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Futuregrowth Infrastructure & Development Bond Fund

  • 25 April 2024
  • 6 min read

Jason and Olga introduce the Futuregrowth Infrastructure & Development Bond Fund, its history, returns, and focus areas.

Video transcript

Hi, my name is Jason Lightfoot and I’m the Portfolio Manager of the Futuregrowth Infrastructure and Development Bond Fund. Hi, and I'm Olga Constantatos, and I'm Head of Credit at Futuregrowth Asset Management. And we’re here today to talk about the Infrastructure and Development Bond Fund.

OC: So, Jason, can you tell us a bit about the fund?

JL: Sure. It’s a fund that I’ve been managing for at least the last 15 years or so. It was launched in 1995 as an investment vehicle to allow the retirement fund industry to access investments in a whole host of different infrastructure and developmental type opportunities - for example, investments in transportation, rail, roads, renewable energy and affordable housing more recently. It’s really a great opportunity to have a vehicle that can not only ensure that the fund offers returns – stellar returns above benchmark – but at the same time have on the ground impact by ensuring that you are ultimately growing the economy through these underlying investments.

OC: Jason, what about the return profile of the fund since inception?

JL: The return target of the fund is ultimately ALBI plus 1.25%. But over the last 25 years, we’ve been achieving close to about 2% through the various alpha generating areas within the fund. Not only do we tap into our credit process both through private debt and listed credit but also through our interest rate process as well.

OC: And you mentioned the diversity of the fund as well. Talk through some of the sectors that the fund’s been invested in.

JL: Since 2011, the biggest sector has really been around renewable energy through the REIPP programme itself - that's the Renewable Energy Independent Power Producer programme. Currently we’re invested in about 31 different projects across a whole host of different technologies, be it solar PV, wind technology, solar CSP (which is concentrated solar power) and a very small hydro plant. But more recently, our focus here has really been around affordable housing solutions.

So Olga, I spoke about our key focus areas being around renewable energy and affordable housing solutions. Maybe just unpack that a bit more for us in terms of the key focus areas and how one is able to mitigate risk within that space.

OC: Sure. If we look at the power sector, particularly the Renewable Energy Independent Power Producers programme, the REIPP programme, it was highly successful and some of the building blocks of that success can be tied to the regulatory certainty and the frameworks that were made available by the government in setting out the programme: clear and robust legal agreements and appropriate risk sharing mechanisms that made sure that risks were sitting with the right parties and that the risk return profile was appropriate. There were also good legal agreements with a strong offtaker in the form of Eskom as well as a guarantee offered by National Treasury in the event that Eskom wasn't able to pay for the electricity that it bought.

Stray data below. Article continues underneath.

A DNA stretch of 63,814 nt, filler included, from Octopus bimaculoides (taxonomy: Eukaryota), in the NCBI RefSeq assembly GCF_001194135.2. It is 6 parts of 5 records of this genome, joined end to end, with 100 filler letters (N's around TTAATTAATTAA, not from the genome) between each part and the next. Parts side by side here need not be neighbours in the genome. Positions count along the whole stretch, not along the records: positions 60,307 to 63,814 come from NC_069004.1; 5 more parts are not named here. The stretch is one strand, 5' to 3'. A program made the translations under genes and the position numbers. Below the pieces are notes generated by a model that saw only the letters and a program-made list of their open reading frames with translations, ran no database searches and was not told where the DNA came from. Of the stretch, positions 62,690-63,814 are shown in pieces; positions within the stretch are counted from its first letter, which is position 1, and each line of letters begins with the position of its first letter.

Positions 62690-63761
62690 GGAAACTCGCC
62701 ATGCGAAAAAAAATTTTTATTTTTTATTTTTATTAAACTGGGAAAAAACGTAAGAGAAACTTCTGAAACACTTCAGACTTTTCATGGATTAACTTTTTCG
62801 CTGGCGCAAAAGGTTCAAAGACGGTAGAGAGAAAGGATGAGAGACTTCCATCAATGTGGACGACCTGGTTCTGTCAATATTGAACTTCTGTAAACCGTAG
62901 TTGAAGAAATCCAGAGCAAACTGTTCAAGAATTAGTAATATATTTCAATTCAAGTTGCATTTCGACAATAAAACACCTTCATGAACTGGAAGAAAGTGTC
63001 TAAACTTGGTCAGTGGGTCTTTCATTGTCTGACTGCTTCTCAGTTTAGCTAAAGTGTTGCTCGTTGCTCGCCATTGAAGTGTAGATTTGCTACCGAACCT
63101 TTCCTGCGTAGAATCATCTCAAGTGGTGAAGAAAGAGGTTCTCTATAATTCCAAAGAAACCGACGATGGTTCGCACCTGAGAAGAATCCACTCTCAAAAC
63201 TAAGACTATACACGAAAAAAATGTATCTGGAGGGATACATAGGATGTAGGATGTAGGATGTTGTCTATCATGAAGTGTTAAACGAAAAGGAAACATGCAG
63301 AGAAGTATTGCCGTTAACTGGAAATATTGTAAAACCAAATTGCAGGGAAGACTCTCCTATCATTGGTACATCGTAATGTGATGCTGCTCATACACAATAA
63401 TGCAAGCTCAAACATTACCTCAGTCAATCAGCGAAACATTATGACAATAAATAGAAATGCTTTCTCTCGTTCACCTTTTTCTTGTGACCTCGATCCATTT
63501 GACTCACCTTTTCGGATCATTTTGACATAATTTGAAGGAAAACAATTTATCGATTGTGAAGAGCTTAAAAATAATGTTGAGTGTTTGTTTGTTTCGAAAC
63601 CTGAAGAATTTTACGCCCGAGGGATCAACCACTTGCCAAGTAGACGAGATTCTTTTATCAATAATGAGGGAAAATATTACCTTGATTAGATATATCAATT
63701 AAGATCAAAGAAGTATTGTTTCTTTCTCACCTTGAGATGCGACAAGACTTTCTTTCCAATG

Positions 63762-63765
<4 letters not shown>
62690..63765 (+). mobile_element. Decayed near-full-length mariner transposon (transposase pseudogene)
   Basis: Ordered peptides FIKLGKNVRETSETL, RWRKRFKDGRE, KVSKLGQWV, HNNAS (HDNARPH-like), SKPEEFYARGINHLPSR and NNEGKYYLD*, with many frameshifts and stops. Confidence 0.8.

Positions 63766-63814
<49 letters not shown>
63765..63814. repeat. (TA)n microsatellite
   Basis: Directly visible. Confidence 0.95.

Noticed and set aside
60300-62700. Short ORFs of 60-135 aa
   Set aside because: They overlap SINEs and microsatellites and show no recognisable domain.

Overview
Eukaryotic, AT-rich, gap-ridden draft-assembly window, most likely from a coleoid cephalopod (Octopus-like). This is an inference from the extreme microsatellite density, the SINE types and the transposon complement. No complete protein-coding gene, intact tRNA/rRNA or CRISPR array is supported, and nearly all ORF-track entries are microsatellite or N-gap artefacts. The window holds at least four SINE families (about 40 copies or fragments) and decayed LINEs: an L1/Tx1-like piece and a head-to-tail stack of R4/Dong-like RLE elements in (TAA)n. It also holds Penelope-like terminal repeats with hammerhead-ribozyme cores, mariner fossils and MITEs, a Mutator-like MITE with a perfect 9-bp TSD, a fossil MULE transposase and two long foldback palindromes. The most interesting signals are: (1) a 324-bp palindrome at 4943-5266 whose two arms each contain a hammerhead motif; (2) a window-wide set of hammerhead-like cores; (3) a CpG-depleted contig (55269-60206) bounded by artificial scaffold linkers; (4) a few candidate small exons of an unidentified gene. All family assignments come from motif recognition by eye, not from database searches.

So all of those elements contributed to a very successful programme. And what do we mean by that? In the 11 years since it's been launched, 123 renewable energy projects have been bid. Not all of them have been added to the grid as yet. What has been added to the grid has contributed over 6200 megawatts of electricity. That's equivalent to six levels of load shedding - so that's significant in our context of shortages.

123 projects and what's important about that is that there've been zero allegations of malfeasance or misspending in the allocation of over 250 billion rands worth of investments. So it was a highly successful programme and we think it should be replicated to cater for the significant under-investment in key infrastructure areas that Jason mentioned earlier, particularly around transport and logistics.

Another key sector that Jason highlighted is the affordable housing sector that's been one of the building blocks in the fund. Some of the risk mitigation in that space has been linked to the security that has been offered in the form of land and buildings, as well as experienced operators, and making sure that we are funding people who have skin in the game and have experience in the space. The cash flows, obviously, are important in assessing the risk in an investment like that.

So those are some of the building blocks that have made investments in these two sectors part of the success of the Infrastructure and Development Bond Fund.

What we'll be looking at in the next video is the reforms that are needed over the next 6 to 12 months to unblock investment in the electricity sector, in water and municipalities, as well as in transport and logistics.

We'll be chatting about that next time, and we'll see you then.

Tags: Infrastructure Investing Energy Infrastructure

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